ordinator

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English[edit]

Etymology[edit]

Latin

Noun[edit]

ordinator (plural ordinators)

  1. One who ordains or establishes; a director.
    (Can we find and add a quotation of T. Adams to this entry?)

Part or all of this entry has been imported from the 1913 edition of Webster’s Dictionary, which is now free of copyright and hence in the public domain. The imported definitions may be significantly out of date, and any more recent senses may be completely missing.
(See the entry for ordinator in
Webster’s Revised Unabridged Dictionary, G. & C. Merriam, 1913.)


Latin[edit]

Noun[edit]

ōrdinātor m (genitive ōrdinātōris); third declension

  1. orderer, regulator, arranger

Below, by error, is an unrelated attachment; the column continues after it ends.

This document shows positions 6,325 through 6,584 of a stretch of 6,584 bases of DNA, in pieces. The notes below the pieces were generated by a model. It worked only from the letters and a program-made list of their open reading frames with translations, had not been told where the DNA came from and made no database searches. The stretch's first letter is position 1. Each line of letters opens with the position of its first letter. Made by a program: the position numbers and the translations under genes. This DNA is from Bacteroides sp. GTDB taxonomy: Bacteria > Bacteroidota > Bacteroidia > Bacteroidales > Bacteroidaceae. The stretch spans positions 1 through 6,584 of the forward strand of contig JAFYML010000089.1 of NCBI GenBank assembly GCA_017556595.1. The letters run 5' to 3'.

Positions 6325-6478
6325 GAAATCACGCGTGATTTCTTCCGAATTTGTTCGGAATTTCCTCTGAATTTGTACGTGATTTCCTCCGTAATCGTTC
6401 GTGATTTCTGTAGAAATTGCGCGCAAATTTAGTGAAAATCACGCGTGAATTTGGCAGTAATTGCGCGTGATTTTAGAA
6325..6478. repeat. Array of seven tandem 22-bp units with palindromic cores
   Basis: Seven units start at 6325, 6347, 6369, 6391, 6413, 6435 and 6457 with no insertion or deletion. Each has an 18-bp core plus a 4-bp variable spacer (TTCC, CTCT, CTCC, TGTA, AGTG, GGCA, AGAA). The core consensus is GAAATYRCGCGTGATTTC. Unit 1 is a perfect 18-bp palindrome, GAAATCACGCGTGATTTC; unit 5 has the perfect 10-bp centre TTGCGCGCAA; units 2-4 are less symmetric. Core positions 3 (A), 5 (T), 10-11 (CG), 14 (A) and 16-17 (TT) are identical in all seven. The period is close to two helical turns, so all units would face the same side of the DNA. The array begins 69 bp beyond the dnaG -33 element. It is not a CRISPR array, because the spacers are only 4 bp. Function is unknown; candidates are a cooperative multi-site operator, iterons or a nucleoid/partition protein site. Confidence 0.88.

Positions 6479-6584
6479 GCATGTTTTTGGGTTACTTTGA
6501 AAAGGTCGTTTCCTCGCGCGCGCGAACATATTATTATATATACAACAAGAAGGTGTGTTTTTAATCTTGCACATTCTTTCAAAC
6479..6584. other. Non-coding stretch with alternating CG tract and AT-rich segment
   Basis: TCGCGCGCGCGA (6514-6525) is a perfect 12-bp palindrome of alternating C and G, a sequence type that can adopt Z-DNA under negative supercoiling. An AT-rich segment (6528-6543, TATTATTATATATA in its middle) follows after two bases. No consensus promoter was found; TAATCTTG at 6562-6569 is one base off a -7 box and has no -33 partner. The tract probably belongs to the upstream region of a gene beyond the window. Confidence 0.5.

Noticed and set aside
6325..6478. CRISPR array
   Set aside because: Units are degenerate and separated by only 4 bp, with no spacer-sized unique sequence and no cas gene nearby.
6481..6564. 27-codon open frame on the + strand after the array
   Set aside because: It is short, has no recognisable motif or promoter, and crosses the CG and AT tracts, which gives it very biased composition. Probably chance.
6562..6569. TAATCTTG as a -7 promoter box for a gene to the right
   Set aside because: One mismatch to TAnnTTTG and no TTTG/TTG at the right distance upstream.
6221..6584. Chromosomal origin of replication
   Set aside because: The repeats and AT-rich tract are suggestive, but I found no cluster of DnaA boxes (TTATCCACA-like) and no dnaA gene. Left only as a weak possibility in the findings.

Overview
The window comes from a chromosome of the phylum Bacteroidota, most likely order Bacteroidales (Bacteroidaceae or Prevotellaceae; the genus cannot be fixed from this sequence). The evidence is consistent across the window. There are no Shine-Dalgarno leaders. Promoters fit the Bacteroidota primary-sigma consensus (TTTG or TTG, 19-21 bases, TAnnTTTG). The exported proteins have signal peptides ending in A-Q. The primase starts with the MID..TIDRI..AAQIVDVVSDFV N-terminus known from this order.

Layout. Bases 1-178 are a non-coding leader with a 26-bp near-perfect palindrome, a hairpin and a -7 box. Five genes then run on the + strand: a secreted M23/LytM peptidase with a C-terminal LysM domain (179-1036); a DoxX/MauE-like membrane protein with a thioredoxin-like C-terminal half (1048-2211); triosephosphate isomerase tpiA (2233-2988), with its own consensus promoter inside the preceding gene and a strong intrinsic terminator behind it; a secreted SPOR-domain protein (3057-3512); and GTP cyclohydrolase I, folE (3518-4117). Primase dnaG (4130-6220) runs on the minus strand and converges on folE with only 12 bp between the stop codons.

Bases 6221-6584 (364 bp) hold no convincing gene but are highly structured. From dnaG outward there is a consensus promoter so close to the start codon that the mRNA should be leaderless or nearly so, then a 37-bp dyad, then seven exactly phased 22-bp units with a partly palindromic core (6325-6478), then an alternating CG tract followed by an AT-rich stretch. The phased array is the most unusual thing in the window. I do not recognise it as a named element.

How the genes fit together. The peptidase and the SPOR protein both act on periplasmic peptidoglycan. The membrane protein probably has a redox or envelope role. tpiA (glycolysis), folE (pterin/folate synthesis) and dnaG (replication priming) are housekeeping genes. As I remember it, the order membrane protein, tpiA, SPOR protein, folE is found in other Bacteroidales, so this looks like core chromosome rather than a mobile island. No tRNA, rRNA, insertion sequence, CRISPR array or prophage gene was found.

2. ordainer

Declension[edit]

Third-declension noun.

Case Singular Plural
Nominative ōrdinātor ōrdinātōrēs
Genitive ōrdinātōris ōrdinātōrum
Dative ōrdinātōrī ōrdinātōribus
Accusative ōrdinātōrem ōrdinātōrēs
Ablative ōrdinātōre ōrdinātōribus
Vocative ōrdinātor ōrdinātōrēs

Descendants[edit]

  • French: ordinateur
  • Russian: ординатор (ordinator)
  • Spanish: ordenador

Verb[edit]

ōrdinātor

  1. second-person singular future passive imperative of ōrdinō
  2. third-person singular future passive imperative of ōrdinō

References[edit]